In 1985, Joe Simpson and his partner Simon Yates made a first-ascent of the previously unclimbed West Face of the 6,344 meter high Siula Grande in the Peruvian Andes. On the descent, Simpson broke his leg and during the subsequent self-rescue in storm, the two became separated. Joe Simson, who later became a great motivational speaker and writer, wrote of his experience in ‘Touching the Void’, a much read book.
In his book he narrates how he could live to tell the world one of the best live motivational stories ever. Early in the descent, Simpson fell and smashed his right knee. Yates could have abandoned him but managed to find a way of lowering him down the mountain in a series of difficult drops blinded by snow and cold. Then Simpson fell into a crevasse and Yates eventually had no choice but to cut the rope, utterly convinced that his friend was now dead. The survival of Yates himself was extraordinary. Joe Simpson wrote: "As I gazed at the distant moraines, I knew that I must at least try. I would probably die out there amid those boulders. The thought didn't alarm me. It seemed reasonable, matter-of-fact. That was how it was. I could aim for something. If I died, well, that wasn't so surprising, but I wouldn't have just waited for it to happen. The horror of dying no longer affected me as it had in the crevasse. I now had the chance to confront it and struggle against it. It wasn't a bleak dark terror any more, just fact, like my broken leg and frostbitten fingers, and I couldn't be afraid of things like that. My leg would hurt when I fell and when I couldn't get up I would die." That Simpson somehow found a way of climbing out of the crevasse after 12 hours and then literally crawled and dragged himself six miles back to camp, going three days and nights without food or drink, losing three stone, and contracting ketoacidosis in the process, would be the stuff of heroic fiction if it was not so true. Indeed, six operations and two years later, he was even back climbing.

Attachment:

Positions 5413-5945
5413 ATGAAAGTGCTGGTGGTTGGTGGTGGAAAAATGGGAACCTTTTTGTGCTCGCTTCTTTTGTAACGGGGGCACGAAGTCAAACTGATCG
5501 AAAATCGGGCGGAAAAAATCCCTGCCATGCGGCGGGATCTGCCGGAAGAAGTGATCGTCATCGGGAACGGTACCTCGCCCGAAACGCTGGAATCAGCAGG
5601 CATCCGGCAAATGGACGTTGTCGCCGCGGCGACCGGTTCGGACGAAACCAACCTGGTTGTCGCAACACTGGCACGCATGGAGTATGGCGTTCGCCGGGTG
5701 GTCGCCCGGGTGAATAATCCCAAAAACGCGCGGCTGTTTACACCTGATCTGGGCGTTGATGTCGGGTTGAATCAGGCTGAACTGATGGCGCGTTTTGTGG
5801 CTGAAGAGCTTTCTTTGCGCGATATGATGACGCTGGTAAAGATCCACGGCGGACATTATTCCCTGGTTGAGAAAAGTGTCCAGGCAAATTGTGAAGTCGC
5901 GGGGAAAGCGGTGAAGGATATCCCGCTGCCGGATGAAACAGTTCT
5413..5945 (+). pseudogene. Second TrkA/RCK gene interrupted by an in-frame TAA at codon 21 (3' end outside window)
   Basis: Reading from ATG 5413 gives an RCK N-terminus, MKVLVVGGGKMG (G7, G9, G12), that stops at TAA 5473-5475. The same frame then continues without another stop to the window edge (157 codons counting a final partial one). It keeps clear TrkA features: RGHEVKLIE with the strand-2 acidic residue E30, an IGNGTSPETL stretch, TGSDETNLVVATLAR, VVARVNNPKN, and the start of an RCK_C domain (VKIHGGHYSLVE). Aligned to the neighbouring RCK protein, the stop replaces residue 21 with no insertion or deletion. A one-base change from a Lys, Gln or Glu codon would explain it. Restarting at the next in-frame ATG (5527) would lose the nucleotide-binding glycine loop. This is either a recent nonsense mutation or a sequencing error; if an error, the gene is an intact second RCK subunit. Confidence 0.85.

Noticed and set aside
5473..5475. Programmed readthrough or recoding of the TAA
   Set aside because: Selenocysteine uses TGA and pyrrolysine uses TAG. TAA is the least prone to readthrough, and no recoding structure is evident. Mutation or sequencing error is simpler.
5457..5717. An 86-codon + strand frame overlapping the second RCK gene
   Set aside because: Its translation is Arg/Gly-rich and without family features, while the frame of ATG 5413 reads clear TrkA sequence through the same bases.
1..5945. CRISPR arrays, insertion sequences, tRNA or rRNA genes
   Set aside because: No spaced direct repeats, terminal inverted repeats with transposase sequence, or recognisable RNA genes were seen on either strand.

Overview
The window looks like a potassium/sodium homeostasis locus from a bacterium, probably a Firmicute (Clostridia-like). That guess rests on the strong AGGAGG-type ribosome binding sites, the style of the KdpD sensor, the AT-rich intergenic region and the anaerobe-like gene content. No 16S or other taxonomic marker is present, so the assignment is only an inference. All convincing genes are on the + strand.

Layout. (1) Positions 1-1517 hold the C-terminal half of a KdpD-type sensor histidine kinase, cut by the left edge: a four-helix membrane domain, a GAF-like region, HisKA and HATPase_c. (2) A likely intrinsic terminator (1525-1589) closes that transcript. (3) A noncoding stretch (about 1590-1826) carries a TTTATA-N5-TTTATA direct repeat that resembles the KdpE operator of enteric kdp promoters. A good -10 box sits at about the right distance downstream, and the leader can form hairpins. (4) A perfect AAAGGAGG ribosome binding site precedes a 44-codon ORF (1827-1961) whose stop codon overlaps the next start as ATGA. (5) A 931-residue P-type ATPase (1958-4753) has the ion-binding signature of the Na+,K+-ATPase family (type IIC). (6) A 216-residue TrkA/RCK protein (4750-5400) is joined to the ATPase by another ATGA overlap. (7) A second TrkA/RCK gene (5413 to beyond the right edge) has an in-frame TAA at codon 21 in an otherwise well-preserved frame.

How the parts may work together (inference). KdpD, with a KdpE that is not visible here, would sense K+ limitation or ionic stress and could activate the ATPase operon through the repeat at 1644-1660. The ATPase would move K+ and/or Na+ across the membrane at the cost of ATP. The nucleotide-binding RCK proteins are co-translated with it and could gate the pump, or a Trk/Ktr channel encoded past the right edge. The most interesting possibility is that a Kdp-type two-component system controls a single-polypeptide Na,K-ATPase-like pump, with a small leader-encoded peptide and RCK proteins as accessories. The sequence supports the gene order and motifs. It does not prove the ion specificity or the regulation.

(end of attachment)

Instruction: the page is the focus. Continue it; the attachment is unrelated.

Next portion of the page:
If Simpson could once again come back to life, it is all because, against all the odds, he tried. At a time only a small fall is necessary to carve away all our hopes, this Simpson story is outstanding; it tells us ‘don’t be lost, always there is chance for a try’.